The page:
PayPal shares jumped as much as 11 percent in their highly anticipated return to the Nasdaq after more than a decade in eBay's fold, valuing the digital payment processor at about US$52 billion (A$70.5 billion).
PayPal is a giant in the market it helped create - it processed 4 billion payments totalling about US$235 billion in 2014. But the online payments landscape has changed drastically since the company was snapped up by eBay in 2002.
Freed from eBay, PayPal is now expected to partner with other e-commerce sites and try to seize market share from startups such as Stripe and Square and Apple, which unveiled its own mobile payments service last year.
For eBay, the separation allows the company to focus on its struggling e-commerce marketplace.
PayPal shares soared to US$42.55 in early trading. EBay's stock fell as much as 4.7 percent, valuing the company at about US$32 billion.
"PayPal is the gorilla among independent digital payment service providers with more than 160 million active accounts, global scale and brand recognition," J.P. Morgan analysts said.
PayPal is also looking to compete with Western Union and other money transfer companies. CEO Dan Shulman said he was looking to use PayPal's size to offer affordable financial services widely.
"It's clear that the potential for mobile technology to transform money extends beyond commerce. The vast majority of the world's 7 billion people lack access to even basic financial services," Schulman said.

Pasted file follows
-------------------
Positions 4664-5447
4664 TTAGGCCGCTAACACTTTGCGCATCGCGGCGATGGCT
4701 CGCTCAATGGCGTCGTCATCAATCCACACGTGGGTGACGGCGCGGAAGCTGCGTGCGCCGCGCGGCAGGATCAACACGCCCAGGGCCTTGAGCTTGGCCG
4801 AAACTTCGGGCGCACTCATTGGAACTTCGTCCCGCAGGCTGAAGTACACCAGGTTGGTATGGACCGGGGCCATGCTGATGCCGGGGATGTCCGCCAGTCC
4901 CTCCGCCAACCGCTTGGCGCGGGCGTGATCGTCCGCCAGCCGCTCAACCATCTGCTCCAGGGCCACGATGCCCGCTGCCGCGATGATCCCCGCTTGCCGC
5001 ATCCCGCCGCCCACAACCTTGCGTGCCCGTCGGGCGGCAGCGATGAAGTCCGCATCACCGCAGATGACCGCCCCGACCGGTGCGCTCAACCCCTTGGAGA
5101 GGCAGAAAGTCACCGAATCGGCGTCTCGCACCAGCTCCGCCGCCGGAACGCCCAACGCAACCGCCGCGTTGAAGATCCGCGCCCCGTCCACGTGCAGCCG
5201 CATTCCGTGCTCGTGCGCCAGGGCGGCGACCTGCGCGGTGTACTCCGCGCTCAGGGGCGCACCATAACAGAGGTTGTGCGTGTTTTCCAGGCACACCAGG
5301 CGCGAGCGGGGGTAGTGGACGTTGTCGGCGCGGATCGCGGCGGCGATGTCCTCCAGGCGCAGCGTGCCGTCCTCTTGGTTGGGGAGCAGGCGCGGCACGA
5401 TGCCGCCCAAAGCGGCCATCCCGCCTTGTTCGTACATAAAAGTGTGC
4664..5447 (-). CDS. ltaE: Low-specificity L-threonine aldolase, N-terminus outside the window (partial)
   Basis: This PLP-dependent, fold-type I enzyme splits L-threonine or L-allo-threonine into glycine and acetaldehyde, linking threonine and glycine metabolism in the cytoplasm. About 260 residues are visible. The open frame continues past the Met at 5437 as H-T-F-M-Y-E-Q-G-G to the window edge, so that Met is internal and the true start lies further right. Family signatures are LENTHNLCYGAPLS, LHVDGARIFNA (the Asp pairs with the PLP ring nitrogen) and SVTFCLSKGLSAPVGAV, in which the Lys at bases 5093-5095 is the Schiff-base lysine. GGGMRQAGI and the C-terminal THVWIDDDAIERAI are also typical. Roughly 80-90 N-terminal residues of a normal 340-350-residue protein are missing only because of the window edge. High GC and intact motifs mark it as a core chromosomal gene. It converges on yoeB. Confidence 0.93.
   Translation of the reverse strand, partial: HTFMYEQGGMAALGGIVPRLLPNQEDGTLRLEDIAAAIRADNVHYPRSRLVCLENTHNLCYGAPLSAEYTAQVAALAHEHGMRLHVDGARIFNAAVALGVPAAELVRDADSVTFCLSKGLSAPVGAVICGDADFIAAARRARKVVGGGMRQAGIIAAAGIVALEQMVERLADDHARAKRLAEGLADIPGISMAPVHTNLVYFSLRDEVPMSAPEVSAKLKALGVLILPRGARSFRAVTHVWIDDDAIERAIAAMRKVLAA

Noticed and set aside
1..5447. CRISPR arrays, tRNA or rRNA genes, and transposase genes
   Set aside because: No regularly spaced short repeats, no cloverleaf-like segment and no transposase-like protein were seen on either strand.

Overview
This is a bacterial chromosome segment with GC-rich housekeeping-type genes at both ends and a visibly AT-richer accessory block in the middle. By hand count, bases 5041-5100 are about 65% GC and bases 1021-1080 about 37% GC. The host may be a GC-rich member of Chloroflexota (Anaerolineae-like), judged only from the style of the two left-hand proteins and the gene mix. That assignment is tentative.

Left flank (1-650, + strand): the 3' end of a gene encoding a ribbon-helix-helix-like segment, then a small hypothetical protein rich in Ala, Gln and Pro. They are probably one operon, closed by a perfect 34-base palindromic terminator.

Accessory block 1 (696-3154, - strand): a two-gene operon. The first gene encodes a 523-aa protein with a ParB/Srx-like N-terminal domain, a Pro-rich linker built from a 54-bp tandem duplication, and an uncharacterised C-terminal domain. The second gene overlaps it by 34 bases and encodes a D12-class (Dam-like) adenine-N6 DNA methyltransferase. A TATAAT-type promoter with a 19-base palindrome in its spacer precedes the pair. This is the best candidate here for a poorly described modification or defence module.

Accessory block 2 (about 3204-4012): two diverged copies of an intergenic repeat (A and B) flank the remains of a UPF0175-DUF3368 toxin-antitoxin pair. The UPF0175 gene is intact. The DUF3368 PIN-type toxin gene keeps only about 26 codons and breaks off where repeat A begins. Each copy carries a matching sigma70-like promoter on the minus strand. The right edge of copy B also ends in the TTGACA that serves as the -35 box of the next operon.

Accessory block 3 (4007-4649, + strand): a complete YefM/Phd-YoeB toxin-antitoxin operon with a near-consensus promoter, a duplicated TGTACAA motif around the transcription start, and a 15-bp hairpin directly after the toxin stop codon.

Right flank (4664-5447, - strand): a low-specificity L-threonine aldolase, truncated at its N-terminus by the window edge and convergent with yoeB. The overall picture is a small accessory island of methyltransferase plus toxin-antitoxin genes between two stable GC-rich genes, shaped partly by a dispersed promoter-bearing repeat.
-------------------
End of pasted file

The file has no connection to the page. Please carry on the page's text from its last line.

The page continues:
PayPal was founded in the late 1990s by venture capitalist Peter Thiel, Tesla Motors CEO Elon Musk and others. It went public in 2002 and was acquired by eBay soon after for US$1.5 billion.
Bowing to pressure from activist investor Carl Icahn, eBay said last year it would split PayPal as this would give both companies more focus and flexibility.
The companies, however, are not severing ties altogether - eBay has agreed it won't cut the volume of transactions it channels through PayPal for the next five years.
Wall Street analysts were overwhelmingly bullish on the stock. Nine of the 11 starting coverage on the stock have a "buy" or similar rating. Only Evercore has a "sell". Price targets range from US$36 to US$48.
BMO capital Markets analysts said they expected investors to value PayPal relative to Visa and MasterCard, but added that PayPal had a relatively low EBITDA margin profile of 27 percent - around half that of the credit card giants.
PayPal also faces a fight in the rapidly evolving mobile payments market.
"The competitive advantages PayPal enjoyed in the traditional online commerce channel do not necessarily carry over into the mobile and offline worlds, in our view," J.P. Morgan analysts said.
PayPal recently acquired Xoom, putting it in a position to take on Western Union and MoneyGram's online businesses.